Although I have written many times about different kinds of biases, the one I find most common, even in my decision making, is his confirmation bias. An article I recently came across, Confirmation Bias: Why You Make Terrible Life Decision by Nir Eyal, confirmed to me what I suspected, confirmation bias is more pervasive than most people realize. Confirmation bias is where people pick out anecdotes or facts that support their belief, while neglecting conflicting evidence.
I see if often in the games industry, you want to add a new feature (say a chat system) and you point to three products with chat systems that are highly successful. You do not look at the ten products with chat systems that have failed. Maybe you are looking to build a new product and you want to license an expensive IP. You justify it by pointing to the revenue that Kim Kardashian’s game generating while not including in your calculation the 20 branded games that failed.
This problem is not limited to the game industry. You may believe that social democracy is the best path forward for a country and you use Sweden, Norway and the Netherlands to confirm your belief, while not noticing Cuba, Greece and Spain. Or you believe free markets are the answer and confirm this by looking at Singapore, Taiwan and the US while not noticing Sweden, Norway and the Netherlands. Sometimes people knowingly pick the cases that prove their point, however, confirmation bias is when they sub-consciously accept the evidence that supports their beliefs.
Data is not the panacea
Using data rather than emotions appears as a vaccine against confirmation bias but data can contribute to the problem. Analysts suffer from the same biases as other people and will often look at the data that confirms their hypothesis.
You may have launched a new product that has a strong LTV and is growing rapidly, surpassing your existing product. One analyst who belongs to the team that launched the new product might look at the retention and monetization metrics and compare them with the original product. These KPIs are higher in the new product so the analyst recommends marketing funds shift from the older product to the new product. An analyst on the team for the existing product might identify that shows that total revenue (new plus old product) is flat since the launch of the new product, despite additional marketing spend on the new product. They might argue that the new product is simply cannibalizing the existing product. The better KPIs of the new product are a result of the best users moving to the flashy new toy, not a fundamentally better product.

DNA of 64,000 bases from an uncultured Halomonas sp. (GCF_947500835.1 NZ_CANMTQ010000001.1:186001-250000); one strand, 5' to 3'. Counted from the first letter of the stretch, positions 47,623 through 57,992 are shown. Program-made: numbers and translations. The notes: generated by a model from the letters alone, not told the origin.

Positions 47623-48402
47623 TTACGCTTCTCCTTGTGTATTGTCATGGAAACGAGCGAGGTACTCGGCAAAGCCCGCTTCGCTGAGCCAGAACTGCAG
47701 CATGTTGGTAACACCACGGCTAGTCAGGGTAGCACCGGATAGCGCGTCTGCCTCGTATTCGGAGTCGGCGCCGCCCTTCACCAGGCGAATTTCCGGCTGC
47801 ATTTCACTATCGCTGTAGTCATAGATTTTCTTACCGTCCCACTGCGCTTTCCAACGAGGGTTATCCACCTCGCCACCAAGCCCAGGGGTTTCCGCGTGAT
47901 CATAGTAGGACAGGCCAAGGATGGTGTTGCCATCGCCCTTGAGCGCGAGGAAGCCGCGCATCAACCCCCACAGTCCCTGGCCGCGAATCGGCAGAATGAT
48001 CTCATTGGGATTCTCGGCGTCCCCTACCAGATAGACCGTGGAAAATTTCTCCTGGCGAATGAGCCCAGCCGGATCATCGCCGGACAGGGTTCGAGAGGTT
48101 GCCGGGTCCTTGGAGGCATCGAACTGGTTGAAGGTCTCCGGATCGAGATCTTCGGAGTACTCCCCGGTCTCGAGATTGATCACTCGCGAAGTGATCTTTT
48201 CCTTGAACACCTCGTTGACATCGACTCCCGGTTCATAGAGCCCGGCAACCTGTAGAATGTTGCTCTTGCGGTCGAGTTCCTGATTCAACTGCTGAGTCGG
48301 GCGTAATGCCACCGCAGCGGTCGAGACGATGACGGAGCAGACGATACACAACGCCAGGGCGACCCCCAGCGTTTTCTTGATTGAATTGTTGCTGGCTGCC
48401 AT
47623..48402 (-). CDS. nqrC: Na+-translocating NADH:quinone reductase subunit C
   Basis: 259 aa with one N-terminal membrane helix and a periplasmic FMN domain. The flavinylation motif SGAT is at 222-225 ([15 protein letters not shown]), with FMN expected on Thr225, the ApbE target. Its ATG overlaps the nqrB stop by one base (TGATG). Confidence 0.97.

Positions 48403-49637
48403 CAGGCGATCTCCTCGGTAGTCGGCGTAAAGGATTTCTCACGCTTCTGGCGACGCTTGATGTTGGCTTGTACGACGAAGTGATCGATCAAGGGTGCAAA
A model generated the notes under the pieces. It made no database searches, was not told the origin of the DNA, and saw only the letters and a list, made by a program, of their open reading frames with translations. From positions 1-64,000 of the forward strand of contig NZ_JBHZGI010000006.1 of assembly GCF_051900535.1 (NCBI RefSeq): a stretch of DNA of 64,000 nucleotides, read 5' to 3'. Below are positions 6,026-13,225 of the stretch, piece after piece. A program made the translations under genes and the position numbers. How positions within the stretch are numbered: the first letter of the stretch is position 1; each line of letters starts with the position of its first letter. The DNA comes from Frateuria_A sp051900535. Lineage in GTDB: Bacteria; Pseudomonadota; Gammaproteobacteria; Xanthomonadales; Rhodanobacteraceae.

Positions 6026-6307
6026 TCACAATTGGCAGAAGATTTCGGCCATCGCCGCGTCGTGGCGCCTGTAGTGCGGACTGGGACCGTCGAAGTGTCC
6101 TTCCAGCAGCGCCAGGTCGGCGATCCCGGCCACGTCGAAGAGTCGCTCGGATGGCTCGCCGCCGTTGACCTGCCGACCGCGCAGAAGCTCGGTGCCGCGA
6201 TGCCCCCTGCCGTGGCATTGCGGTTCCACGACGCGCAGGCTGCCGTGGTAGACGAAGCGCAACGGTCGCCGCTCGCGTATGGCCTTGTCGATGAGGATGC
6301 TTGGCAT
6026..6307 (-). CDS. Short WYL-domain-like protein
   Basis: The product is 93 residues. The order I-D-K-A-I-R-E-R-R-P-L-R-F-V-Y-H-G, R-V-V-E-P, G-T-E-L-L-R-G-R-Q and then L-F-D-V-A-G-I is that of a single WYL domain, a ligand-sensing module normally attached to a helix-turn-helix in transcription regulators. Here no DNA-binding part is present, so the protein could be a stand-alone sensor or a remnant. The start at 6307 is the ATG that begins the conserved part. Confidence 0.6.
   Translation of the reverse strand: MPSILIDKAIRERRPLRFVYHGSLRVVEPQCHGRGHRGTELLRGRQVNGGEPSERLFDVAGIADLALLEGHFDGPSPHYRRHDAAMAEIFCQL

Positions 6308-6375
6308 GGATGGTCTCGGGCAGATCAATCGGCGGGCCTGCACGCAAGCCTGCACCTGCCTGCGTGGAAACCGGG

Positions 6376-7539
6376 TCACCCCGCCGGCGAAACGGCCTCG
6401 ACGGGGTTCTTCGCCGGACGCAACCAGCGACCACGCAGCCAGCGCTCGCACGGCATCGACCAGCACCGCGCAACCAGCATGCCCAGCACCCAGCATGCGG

Depending on the analyst’s initial partiality, they will either investigate and then present the first or second data set. Neither data is incorrect but the conclusion and actions they lead to are very different. Even though both analysts are being honest and believe they are objective, confirmation bias is driving their analysis.
Confirmation bias can impact career decisions
Confirmation bias is not only prevalent in deciding what decisions to make in business but also how to manage your career. You might feel your company is not treating you fairly. Then when two colleagues get large bonuses and you do not, it confirms that you are being treated unfairly. The data you may not be considering is that you are on a higher compensation level already or had received a bonus six months ago.
You also may be considering moving to a competitor. You have met people at a trade show from the other company and they mentioned some of the great perks. You interview and are then offered a position. Before accepting, you see some negative reviews on Glassdoor. You have already decided that you want the new job so you convince yourself the reviews have to be from a different business unit or boss. When you get to the new job, you learn the problems are real.
How do you fight confirmation bias
Given the prevalence of confirmation bias, it is important to create a strategy to combat it. A recent article, Facts Don’t Change People’s Minds, Here is What Does by Ozan Varol, provides some great suggestions:
- Do not feel your beliefs create your identity. Do not get defensive when someone questions you or your project. The data is not personal and you are not a better or worse person if your hypothesis is wrong.
- Develop better empathy. If someone disagrees with you, it is because they think they are correct. Understand why they are disagreeing and be open to them being potentially correct.
- Get out of your echo chamber. As Varol writes, “make a point to befriend people who disagree with you. Expose yourself to environments where your opinions can be challenged, as uncomfortable and awkward as that might be.” Seek out data that disproves your position.
Additionally, I have found pre-mortems a very useful tool to combat confirmation bias. A pre-mortem is a meeting held before a major decision where all those involved in making the decision imagine themselves six or twelve months after the decision was taken, assume it turned into a debacle, and then explore why it was a disaster. This type of meeting forces you to look at contradictory facts and raise potential problems.
It is important to be cognizant of confirmation bias and seek out all the information before making important decisions. Most importantly, look at contradictory information and do not discount it because it does not support your position.
- Confirmation bias is where people pick out examples or facts that support their belief, while neglecting conflicting evidence.
- Being data driven does not avoid confirmation bias, as people gravitate to the data that supports their beliefs.
- To combat confirmation bias, do not equate your beliefs with your identity, understand why others have different positions, seek out non-confirming data and do a pre-mortem for important decisions.